Salomone: It’s getting hot, hot, hot
Vail Valley Anglers
We are looking at an abnormally warm summer in Colorado. Hot weather and the lack of precipitation has placed our beloved mountains and streams in a danger zone. Wildfires have broken out and are threatening one of our local state parks. And the rivers are on the rise as far as water temperatures go. We are getting hot, hot, hot.
The river gauge in Kremmling on the Upper Colorado River on June 21 surpassed the forbidden 71 degrees Fahrenheit that Colorado Parks and Wildlife designates as a crucial index number for emergency water closure. While river temperatures have dropped since then, Colorado Parks and Wildlife staffers are keeping a close eye on the gauge. Stream flows below 50% of the daily average, low dissolved oxygen and visibly deteriorating fishing conditions are other criteria for placing emergency closures by the Parks and Wildlife officials.
While meeting just one of the criteria is not going to result in a closure, what is more likely to happen is a “voluntary closure,” where CPW asks anglers to focus their fishing efforts on the cooler periods of the day.
Has anyone ever heard of the Montana Hoot Owl rule? All fishing is closed daily at 2 p.m. til midnight. The theory being that all Catch and Release fish are returned to the water during the coolest time of day in hopes of decreasing CnR mortality.
Trout are cold water fish and therefore require water that maintains body temperature, dissolved oxygen and minimal stream levels. When these factors diminish, so do the chances for recovery and survival in released fish.
While brown trout can withstand slightly warmer water than rainbow trout, both have their ideal temperatures. Feeding temperatures on the warm end of the spectrum fall between 52-65 degrees Fahrenheit. Survival temperatures occur in the 65-70 F. And the “Death Zone” temperature for trout is above 73 F. Carrying a stream thermometer of any type is going to help you determine safe, ethical fishing temperatures.
What are some choices an angler can make to help preserve our local fishinery? Fishing stillwaters like lakes, reservoirs and ponds is a great alternative to the local rivers. Going up in elevation and targeting High Country trout is a beautifully rewarding type of angling.
If anglers must fish our local rivers, a few bits of professional advice will direct you towards success while maintaining the health of our beloved fishery. The window for ethical opportunity falls onto the morning hours.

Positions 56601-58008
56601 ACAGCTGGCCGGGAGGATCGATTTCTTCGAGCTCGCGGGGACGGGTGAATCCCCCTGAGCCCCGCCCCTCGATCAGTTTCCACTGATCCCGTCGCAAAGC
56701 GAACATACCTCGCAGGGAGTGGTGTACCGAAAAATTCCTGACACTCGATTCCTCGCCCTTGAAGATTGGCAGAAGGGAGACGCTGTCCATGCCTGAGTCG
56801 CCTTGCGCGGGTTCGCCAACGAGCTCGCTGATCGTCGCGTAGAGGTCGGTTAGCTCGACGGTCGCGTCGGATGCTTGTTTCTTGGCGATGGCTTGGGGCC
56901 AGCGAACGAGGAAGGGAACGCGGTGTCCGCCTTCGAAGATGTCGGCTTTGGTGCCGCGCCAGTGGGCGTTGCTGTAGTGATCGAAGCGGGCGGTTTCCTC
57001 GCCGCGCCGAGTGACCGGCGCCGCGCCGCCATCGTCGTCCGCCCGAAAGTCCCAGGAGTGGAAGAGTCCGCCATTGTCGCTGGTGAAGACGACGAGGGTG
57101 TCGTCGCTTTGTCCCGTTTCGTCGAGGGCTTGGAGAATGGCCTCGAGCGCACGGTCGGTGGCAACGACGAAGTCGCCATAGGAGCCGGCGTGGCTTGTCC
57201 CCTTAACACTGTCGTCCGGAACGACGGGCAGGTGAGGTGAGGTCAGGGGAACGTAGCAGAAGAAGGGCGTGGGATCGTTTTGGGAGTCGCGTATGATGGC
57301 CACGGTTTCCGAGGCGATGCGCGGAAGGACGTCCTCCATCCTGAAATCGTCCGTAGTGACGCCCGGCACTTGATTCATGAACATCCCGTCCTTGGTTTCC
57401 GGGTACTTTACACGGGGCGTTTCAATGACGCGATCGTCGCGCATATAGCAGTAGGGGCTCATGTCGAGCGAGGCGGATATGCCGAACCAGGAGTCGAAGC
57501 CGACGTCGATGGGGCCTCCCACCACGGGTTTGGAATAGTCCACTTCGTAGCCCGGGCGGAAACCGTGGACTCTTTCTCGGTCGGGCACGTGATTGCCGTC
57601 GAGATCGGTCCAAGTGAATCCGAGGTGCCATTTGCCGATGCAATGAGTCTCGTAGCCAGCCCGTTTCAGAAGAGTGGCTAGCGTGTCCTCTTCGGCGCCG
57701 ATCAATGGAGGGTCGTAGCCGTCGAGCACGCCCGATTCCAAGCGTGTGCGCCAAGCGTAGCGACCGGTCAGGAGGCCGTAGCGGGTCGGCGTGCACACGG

Done by noon is a good personal gauge for all anglers. Targeting shaded waters can create cooler opportunities. Riffles and faster water will increase the amount of dissolved oxygen in the river giving trout a better chance for recovery after the release.
Over lining your terminal gear will help to decrease the amount of time it takes to land a caught fish. Longer fights take an extended amount of time for trout to recover in low oxygen, high temperature water. Keep all caught fish in the water.
Using a net helps increase the survival rate of CnR trout and can significantly decrease the time a fish is fighting on the line. Safe handling in high water temperatures means no handling.
Conditions are lining up to present some difficult angling decisions. How each individual angler addresses those decisions is a personal choice. Choosing alternatives to our local rivers is one approach. Altering your angling hours is another. Using thought, ethics and temperature for determining how and where you fish will help to maintain the longevity of our local fishery. And unless conditions change, things are going to get hot.
Michael Salomone moved to the Eagle River valley in 1992. He began guiding fly-fishing professionally in 2002. His freelance writing has been published in numerous magazines and websites including; Southwest Fly Fishing, Fly Rod & Reel, Eastern Fly Fishing, On the Fly mag, FlyLords, the Pointing Dog Journal, Upland Almanac, the Echo website, Vail Valley Anglers and more. He lives on the bank of the Eagle River with his wife, Lori; two daughters, Emily and Ella; and a brace of yellow labrador retrievers.